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Sermon for Sunday, 23rd October 2016 (Fifth Sunday before Advent/Ordinary 30)

“all who exalt themselves will be humbled, but all who humble themselves will be exalted.” Luke 18:14

In a track from his 1979 album, Slow train coming, the Nobel literature laureate Bob Dylan sings, “you’re gonna have to serve somebody.” He is sceptical about those who are professionally religious, “You may be a preacher with your spiritual pride,” one stanza begins. Dylan would understand the choices Jesus is setting before his listeners in the parable of the Pharisee and the tax-collector, they must choose who they serve: the Pharisee is self-serving, the tax-collector, without even being aware of it, serves God.

Why does Jesus need to challenge them about their choices? Saint Luke Chapter 18 Verse 9 tells us, “He also told this parable to some who trusted in themselves that they were righteous and regarded others with contempt.” There is an arrogance in their attitudes, a complete absence of any humility, they serve themselves and regard themselves superior to all other.

We look at the words of the Pharisee in the parable and it is quite clear who is the focus of his thinking, in Verses 11-12, he says, “God, I thank you that I am not like other people: thieves, rogues, adulterers, or even like this tax-collector. I  fast twice a week; I give a tenth of all my income.” Who is he trying to fool? He begins his prayer with the word “God” and then talks entirely about his own virtue. The man is Bob Dylan’s preacher with his spiritual pride, it is the Pharisee’s trust in himself that prevents him seeing himself as he is, and realising his need to instead trust God.

Is the Pharisee so far removed from ourselves? Don’t we live in a culture where self-promotion is so important that people will employ publicists to tell everyone how worthy are the people paying the publicists’ fees? Don’t we live in a culture of celebrity and a seeking after fame? The Pharisee stands telling God all the things he has done, how devout he is, how much he gives away. Is the Pharisee so different from those whom we see who make a great show of their religion and tell of how much they have given away?

“You gotta serve sonebody,” sings Bob Dylan, and, in those moments when we are tempted to be like the Pharisee, when we assume an air of superiority, we need to ask who we are serving. The Pharisee did not start out as a self-righteous and judgmental character, he would have started out as a devout man seeking after God, but he succumbs to to the temptation to exalt himself. Spiritual pride is the worst pride of all because it presumes to know the mind of God. The Pharisee presumes to tell God how he should think, he presumes to tell God how God should regard both only the Pharisee, but also the tax-collector who stands at a distance.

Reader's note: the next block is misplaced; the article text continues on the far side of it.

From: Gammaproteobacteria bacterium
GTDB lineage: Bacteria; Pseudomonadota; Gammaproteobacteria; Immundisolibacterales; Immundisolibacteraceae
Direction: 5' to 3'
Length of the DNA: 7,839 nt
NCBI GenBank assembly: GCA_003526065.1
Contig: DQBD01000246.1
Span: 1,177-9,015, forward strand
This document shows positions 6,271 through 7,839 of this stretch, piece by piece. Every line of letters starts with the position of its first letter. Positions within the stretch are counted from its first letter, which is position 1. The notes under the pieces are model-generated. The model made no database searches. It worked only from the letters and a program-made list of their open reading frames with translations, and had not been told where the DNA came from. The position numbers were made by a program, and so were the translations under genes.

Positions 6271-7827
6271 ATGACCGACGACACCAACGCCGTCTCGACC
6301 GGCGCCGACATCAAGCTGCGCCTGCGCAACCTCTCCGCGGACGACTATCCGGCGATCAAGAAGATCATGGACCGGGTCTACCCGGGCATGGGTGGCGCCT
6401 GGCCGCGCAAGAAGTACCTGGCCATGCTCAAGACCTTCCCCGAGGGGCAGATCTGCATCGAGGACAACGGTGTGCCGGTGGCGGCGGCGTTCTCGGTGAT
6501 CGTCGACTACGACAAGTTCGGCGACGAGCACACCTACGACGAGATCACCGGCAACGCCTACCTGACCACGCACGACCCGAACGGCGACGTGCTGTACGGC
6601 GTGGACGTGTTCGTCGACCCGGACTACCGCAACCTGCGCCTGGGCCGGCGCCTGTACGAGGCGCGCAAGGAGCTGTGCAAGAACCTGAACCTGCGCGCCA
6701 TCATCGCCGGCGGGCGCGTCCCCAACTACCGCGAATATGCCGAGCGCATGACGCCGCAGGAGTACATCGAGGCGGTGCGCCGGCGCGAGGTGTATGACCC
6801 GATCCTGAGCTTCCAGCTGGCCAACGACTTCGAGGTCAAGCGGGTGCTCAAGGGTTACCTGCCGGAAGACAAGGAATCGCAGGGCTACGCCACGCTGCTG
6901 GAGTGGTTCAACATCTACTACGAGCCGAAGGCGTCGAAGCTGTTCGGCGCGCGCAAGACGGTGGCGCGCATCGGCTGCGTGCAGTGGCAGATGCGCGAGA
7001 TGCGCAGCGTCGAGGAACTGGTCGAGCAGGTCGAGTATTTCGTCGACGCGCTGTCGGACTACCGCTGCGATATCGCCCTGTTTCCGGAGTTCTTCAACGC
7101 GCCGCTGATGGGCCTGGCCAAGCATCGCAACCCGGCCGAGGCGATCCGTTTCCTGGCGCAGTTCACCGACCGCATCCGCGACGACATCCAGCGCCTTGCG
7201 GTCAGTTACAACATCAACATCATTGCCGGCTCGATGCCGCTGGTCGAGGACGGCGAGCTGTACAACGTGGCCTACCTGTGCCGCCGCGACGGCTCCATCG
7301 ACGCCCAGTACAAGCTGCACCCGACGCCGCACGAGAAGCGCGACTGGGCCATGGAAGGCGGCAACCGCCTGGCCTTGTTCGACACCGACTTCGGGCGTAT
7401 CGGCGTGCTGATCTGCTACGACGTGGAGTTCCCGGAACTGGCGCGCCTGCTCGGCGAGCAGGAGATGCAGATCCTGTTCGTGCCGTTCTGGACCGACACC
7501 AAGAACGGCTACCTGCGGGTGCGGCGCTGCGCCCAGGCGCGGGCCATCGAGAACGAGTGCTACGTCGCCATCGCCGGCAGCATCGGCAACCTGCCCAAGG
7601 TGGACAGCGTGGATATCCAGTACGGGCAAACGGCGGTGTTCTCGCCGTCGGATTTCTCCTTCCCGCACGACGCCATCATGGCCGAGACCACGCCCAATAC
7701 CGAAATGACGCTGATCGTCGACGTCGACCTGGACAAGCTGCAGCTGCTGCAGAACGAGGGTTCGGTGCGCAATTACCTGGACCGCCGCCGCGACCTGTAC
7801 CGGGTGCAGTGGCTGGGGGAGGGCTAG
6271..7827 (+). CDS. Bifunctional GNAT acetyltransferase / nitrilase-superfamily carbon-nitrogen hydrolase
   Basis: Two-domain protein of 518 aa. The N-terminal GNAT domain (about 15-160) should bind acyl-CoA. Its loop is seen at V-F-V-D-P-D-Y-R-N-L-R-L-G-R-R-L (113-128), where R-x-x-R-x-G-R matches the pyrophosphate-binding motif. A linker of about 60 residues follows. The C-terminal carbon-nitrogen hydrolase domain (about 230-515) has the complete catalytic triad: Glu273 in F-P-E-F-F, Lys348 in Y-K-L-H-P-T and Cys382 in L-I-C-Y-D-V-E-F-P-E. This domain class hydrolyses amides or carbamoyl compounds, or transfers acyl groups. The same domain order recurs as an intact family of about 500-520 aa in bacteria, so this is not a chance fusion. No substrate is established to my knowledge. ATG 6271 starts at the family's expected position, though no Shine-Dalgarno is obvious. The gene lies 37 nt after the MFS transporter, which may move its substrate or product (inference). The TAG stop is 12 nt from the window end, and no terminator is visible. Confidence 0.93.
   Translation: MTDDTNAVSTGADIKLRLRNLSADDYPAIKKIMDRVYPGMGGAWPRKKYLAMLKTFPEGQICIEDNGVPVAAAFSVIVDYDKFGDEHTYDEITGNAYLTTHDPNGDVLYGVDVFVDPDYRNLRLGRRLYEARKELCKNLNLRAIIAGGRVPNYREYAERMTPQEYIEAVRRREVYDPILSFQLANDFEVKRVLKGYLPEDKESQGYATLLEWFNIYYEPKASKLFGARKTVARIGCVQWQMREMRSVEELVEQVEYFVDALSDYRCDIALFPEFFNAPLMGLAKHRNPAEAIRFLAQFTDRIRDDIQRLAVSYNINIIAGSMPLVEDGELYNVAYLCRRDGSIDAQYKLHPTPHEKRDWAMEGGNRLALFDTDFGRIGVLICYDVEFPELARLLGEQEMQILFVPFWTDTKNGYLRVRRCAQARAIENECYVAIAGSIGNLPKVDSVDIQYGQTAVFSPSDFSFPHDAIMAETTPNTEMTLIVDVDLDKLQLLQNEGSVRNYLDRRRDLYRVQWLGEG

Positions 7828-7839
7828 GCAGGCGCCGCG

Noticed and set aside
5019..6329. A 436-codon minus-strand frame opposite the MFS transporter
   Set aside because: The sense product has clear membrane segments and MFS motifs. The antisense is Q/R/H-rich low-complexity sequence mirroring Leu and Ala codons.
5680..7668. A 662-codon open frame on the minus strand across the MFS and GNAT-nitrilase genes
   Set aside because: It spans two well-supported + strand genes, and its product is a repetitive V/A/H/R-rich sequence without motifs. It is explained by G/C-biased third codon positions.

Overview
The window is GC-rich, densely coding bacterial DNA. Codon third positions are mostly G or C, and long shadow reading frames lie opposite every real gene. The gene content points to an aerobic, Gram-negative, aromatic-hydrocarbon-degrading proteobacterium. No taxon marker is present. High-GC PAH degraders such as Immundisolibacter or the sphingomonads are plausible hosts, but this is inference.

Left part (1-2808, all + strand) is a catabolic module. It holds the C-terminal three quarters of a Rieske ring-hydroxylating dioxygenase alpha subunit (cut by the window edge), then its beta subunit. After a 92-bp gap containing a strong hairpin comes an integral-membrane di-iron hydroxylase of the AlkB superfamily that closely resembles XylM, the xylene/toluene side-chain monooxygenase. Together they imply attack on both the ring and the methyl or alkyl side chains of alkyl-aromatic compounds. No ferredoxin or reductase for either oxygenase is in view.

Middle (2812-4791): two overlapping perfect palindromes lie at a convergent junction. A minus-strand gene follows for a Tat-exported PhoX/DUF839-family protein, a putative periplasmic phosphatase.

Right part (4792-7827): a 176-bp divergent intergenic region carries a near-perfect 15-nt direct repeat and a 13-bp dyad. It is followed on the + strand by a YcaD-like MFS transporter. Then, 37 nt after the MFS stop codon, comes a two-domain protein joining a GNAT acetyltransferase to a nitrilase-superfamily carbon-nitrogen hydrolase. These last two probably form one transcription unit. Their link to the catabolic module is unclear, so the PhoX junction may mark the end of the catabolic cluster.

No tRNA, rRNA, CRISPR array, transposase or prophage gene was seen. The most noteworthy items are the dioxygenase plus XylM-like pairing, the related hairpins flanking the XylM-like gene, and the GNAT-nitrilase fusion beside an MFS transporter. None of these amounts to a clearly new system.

“You gotta serve somebody,” and the Pharisee is serving himself.

And what about the other man in the parable? What about the tax-collector? Verse 13 says, “But the tax-collector, standing far off, would not even look up to heaven, but was beating his breast and saying, ‘God, be merciful to me, a sinner!'” The tax-collector does not trivialise God, he does not treat God like a mate who just needs to be talked around. The tax-collector does not pretend to be anything he is not, he does not pretend to be anyone other than the person he is. The tax-collector, in the few words that he speaks, is far more serious in his theology than is the Pharisee, who would have been regarded by everyone as the more devout of the two men. The tax-collector treats God as God, he treats God as the God to whom all hearts are open and to whom all desires are known.

“You gotta serve somebody,” and the tax-collector knows that serving God demands a brutal honesty. Have we the integrity to be like the tax-collector, to be brutally honest with ourselves in order to be honest with God? Isn’t it more likely that we trivialise God, isn’t it more likely that we regard God and faith as matters of convenience, as things to be acknowledged when it suits us? The tax-collector feels that he has no right to approach God, he asks for nothing other than mercy. Are we similarly serious in our theology?

“You gotta serve somebody,” and serving God demands a seriousness we easily overlook. We make faith a lifestyle choice; we make following in the way of the Cross into something optional; we make being a Christian into something chosen if it matches our preferences. What sort of God would take seriously those who cannot be troubled to take him seriously?

“You gotta serve somebody”, and in Verse 14 Jesus is explicit in his warning, “I tell you, this man went down to his home justified rather than the other.” The religious people listening would have gone away disappointed, even angry at such a dismissal of their way of doing things. It would have seemed outrageous that a tax-collector would have been regarded as favoured by God while the Pharisee was rejected.

“You gotta serve somebody,” and we have to ask ourselves if we have the courage to be like the tax-collector. Do we have the courage to take God seriously? “All who exalt themselves will be humbled, but all who humble themselves will be exalted,” says Jesus. Who are we serving?


This post first appeared on For The Fainthearted, please read the originial post: here

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Sermon for Sunday, 23rd October 2016 (Fifth Sunday before Advent/Ordinary 30)


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